The contributions of black members to the success of the Teamsters Union are numerous, varied and as old as the union itself. This month, the Teamsters Union spotlights some of those contributions.
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Black History is Teamster History
I look to the inspiration of Dr. Martin Luther King Jr., when he said, "Our lives begin to end the day we become silent about things that matter," and know that Black History Month serves as an important organizing principle.
The Teamsters Union has traditionally been ahead of other unions in terms of the treatment of minority members, calling for ”no color line” in the union as early as 1906. The union began actively seeking to organize black men and women at the same time.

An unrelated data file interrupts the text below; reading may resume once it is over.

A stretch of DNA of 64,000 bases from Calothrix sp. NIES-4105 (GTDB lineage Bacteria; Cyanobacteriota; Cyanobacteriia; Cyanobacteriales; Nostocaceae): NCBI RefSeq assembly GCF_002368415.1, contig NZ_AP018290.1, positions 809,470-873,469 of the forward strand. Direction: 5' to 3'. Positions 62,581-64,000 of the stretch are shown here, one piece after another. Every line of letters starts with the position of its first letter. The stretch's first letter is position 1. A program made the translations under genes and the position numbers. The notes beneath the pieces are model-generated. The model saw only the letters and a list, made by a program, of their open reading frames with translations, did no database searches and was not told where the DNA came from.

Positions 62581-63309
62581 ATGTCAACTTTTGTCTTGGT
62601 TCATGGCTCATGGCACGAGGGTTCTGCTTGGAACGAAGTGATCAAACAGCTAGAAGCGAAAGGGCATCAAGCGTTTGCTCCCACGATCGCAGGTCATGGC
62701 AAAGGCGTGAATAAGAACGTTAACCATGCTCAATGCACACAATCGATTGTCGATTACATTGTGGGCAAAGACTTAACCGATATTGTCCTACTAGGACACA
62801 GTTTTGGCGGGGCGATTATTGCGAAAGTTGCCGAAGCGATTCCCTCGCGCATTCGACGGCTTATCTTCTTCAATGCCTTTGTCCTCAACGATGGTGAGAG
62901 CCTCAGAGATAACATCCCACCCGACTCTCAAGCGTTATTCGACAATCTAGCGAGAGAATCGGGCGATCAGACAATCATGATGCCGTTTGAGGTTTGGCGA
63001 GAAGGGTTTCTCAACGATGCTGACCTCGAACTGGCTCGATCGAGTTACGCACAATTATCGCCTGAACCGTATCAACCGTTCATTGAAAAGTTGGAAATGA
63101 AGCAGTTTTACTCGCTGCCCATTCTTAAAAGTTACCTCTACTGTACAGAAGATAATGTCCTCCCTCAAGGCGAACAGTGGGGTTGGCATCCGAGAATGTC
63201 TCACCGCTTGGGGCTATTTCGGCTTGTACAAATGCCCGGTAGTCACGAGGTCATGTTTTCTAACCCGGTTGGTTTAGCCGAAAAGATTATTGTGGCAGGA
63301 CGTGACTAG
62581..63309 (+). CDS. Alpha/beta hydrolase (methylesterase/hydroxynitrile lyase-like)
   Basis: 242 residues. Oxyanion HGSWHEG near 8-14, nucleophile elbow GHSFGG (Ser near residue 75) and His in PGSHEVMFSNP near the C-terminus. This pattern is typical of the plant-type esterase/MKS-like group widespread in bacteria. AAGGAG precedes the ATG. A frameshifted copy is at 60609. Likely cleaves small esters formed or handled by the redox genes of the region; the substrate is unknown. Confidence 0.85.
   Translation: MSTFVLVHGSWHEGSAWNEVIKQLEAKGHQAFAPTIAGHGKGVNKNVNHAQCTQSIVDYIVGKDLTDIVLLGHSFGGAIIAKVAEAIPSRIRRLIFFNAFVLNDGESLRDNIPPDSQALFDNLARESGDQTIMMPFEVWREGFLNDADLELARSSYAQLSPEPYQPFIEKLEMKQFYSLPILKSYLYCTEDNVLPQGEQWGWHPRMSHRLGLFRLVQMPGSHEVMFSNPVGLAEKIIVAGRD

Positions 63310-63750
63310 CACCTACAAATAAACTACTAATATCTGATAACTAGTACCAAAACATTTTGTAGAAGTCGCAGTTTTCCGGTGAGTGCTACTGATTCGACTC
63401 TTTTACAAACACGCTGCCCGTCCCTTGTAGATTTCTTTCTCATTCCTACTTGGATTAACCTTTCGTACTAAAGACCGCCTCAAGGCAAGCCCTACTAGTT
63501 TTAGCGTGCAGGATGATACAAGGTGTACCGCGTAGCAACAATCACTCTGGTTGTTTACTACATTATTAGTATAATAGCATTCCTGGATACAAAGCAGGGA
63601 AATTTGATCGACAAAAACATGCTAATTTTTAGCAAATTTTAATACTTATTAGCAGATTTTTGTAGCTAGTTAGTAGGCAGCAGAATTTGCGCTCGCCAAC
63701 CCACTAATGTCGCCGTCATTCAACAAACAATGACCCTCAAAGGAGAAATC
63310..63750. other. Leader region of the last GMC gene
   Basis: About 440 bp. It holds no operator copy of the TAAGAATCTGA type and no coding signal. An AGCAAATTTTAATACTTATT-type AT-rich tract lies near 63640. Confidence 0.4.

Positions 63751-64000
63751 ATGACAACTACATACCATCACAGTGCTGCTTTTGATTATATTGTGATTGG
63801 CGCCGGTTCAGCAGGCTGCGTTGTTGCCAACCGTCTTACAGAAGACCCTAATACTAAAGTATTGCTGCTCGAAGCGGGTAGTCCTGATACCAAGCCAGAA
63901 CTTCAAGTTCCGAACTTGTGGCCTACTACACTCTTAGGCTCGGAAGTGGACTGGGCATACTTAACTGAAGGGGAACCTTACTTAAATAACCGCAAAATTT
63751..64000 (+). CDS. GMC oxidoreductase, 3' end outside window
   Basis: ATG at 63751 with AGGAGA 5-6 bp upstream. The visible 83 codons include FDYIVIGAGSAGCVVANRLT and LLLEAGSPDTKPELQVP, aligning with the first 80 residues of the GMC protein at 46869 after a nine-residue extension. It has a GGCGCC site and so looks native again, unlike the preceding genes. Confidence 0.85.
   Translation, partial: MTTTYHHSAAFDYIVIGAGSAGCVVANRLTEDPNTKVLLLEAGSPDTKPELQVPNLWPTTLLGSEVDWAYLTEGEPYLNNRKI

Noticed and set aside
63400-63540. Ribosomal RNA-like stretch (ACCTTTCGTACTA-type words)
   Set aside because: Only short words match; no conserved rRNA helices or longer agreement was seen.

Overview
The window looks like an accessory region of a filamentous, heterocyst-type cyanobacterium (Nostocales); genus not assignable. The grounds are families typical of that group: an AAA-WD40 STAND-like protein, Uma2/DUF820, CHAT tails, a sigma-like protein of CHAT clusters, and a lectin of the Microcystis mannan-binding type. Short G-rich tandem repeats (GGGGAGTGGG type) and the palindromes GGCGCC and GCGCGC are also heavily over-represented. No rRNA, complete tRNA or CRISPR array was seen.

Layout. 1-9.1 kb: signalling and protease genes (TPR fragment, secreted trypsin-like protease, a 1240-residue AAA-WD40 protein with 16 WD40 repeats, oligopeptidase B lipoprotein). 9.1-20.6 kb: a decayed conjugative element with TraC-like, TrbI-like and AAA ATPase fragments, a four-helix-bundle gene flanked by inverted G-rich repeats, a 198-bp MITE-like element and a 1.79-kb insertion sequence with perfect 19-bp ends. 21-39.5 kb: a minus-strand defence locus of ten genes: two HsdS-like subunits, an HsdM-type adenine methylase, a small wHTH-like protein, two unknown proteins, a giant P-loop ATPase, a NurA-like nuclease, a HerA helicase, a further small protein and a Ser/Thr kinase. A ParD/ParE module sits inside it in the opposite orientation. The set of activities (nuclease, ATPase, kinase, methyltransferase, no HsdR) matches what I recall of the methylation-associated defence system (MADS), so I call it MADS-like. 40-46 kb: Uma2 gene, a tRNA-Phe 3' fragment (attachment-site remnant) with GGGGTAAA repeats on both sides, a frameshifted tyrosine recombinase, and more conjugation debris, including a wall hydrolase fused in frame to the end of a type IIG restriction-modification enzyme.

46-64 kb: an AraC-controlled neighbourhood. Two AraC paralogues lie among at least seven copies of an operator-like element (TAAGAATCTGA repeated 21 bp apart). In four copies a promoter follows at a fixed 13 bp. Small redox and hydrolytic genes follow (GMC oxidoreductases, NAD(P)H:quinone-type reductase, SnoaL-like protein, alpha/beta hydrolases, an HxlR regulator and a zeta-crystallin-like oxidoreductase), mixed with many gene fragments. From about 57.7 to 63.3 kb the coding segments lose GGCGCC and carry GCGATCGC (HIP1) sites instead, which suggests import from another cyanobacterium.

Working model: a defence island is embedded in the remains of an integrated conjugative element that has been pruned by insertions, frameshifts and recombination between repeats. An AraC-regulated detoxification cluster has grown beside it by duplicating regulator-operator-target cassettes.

Ernest Calloway, a Teamster leader from St. Louis Local 688 is the subject of a new book about a unique aspect of the labor movement.
For many, Black History Month is a month of celebration, recognition, and reflection.
The International Brotherhood of Teamsters is saddened to announce the death of longtime member and union activist Clara Day.
Black History Month gives us an opportunity to not only appreciate the role black Teamsters have played in the foundation and growth of our union, but to also take on present-day challenges such as voter suppression laws and other racist policies.
For more than 100 years, the Teamsters Union has been at the forefront of the struggle for workers’ rights in North America. The Teamsters early on believed in “no color line” and would not hold with the practice of separate unions for black members.
BLET member Carlyle Smith, an Amtrak locomotive engineer and member of Division 482 in Washington, D.C., is featured in this Black History Month story on the rail industry.